Went to see the Gustov Klimt exhibit at San Francisco’s Legion of Honor…. Loved this painting of Maria Munk, a painting Klimt had felt was unfinished…. Indeed, the top of the painting is far more rendered with texture and paint than the bottom, much of which seems to be simply charcoal on paper… But what Klimt saw as imperfect, as incomplete, is, perhaps inadvertently, perfectly complete – an Austrian example of Japanese wabi sabi…. It’s perceived flaw, its unfinished effort, thematically scores its sad beauty, especially when one considers that the model, Maria Munk, had taken her life at age twenty-four…. Her own unfinished, incomplete life is tragically displayed by Klimt’s “unfinished” effort.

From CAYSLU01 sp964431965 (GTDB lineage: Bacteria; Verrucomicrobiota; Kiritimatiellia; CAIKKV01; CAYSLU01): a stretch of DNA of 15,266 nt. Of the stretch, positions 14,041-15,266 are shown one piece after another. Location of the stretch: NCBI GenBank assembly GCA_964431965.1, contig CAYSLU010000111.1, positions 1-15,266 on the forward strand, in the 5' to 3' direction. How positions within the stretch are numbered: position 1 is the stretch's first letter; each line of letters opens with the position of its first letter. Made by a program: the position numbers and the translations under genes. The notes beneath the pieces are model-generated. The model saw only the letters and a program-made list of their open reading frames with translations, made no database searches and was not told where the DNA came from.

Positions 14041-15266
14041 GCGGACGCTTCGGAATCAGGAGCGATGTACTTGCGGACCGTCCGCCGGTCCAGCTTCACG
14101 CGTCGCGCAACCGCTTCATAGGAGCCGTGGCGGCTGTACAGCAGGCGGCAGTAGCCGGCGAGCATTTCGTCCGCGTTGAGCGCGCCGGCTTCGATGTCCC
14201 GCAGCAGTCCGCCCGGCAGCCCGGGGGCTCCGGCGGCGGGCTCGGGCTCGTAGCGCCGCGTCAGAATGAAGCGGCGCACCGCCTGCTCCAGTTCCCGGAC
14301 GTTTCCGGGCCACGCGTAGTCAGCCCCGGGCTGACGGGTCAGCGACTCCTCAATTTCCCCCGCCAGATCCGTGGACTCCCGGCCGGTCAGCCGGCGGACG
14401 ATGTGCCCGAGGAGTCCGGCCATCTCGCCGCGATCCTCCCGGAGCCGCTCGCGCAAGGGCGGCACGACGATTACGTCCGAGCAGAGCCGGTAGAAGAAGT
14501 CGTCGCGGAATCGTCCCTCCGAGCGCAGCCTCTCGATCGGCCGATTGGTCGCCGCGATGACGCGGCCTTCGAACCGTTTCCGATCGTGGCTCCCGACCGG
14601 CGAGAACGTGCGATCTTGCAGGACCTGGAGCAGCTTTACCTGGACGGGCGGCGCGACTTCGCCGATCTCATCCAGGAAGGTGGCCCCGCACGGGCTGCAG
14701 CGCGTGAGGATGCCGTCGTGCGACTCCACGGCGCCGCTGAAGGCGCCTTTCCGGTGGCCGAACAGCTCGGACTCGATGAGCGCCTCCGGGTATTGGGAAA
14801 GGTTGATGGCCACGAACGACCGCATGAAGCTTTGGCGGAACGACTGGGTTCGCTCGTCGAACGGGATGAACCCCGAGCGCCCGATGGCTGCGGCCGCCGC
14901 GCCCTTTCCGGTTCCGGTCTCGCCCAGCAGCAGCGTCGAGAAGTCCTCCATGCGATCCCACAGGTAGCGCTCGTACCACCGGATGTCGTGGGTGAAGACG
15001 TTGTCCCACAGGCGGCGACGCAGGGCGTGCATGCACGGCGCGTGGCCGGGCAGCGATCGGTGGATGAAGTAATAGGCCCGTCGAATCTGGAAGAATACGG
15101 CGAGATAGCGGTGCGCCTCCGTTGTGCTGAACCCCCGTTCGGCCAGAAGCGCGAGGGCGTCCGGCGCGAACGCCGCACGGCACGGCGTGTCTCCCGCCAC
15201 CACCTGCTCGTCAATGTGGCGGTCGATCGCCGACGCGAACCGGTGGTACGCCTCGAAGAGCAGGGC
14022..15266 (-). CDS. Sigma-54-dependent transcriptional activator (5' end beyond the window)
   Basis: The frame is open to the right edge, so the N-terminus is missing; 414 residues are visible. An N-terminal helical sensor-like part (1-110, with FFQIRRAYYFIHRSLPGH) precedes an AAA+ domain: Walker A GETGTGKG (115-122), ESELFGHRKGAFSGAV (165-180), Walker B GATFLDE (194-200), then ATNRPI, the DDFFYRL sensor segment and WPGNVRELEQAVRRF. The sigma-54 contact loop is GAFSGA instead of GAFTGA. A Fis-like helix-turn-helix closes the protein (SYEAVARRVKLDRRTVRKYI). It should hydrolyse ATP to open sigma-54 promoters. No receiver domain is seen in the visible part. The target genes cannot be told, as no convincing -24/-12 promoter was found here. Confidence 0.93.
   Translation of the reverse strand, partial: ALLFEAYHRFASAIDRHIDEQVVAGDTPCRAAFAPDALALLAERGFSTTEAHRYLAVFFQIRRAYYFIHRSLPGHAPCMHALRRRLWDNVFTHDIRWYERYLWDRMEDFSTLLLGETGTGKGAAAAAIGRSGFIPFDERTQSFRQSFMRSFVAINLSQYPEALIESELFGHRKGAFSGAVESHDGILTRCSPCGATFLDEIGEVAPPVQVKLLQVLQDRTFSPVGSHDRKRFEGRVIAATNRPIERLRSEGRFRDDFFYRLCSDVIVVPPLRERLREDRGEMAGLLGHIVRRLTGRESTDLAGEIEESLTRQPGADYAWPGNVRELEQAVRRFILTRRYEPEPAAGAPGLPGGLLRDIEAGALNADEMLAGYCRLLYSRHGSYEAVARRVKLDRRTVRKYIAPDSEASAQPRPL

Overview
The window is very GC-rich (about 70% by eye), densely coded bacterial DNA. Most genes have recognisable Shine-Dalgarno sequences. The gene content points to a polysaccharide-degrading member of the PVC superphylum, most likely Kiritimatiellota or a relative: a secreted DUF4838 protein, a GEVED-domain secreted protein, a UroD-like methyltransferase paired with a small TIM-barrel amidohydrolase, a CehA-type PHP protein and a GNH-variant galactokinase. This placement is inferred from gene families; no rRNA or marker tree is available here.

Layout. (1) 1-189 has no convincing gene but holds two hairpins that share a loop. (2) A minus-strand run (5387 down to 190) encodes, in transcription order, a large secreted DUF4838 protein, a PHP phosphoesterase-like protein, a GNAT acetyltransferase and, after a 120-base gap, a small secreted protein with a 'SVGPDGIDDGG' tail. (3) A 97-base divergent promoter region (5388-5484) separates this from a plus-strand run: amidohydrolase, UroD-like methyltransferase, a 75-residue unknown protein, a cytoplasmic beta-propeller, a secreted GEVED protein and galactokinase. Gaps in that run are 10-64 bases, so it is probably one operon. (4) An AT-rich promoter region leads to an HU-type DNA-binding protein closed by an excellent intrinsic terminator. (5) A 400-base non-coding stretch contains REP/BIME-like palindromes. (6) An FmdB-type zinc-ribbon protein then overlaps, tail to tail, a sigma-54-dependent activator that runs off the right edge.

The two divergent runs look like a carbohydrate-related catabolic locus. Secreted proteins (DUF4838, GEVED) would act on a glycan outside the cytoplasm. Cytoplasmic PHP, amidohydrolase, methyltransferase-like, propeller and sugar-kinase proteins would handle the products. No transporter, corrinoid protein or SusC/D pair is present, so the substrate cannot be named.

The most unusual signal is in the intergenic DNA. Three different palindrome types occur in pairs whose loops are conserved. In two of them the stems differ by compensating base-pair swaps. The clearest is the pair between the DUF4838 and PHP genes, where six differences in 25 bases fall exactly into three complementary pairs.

In Zen-bending Japan, the idea of a “rustic, withered loneliness” turned romantic over time, adapting into an appreciation of flaws, a respect for spontaneous error.
American writer Ernest Hemingway urged fellow writers to imbue their characters with lots of flaws, the more the better; and the more real their characters seemed.
The Bible introduced a God willing to forgive our faults and flaws, someone to love us unconditionally, no matter our transgressions.
And the Japanese concept of wabi-sabi accepts the flaws in our efforts, appreciates them as examples of wu wei, as examples of unintended action, and then celebrates them — raising them to the level of art.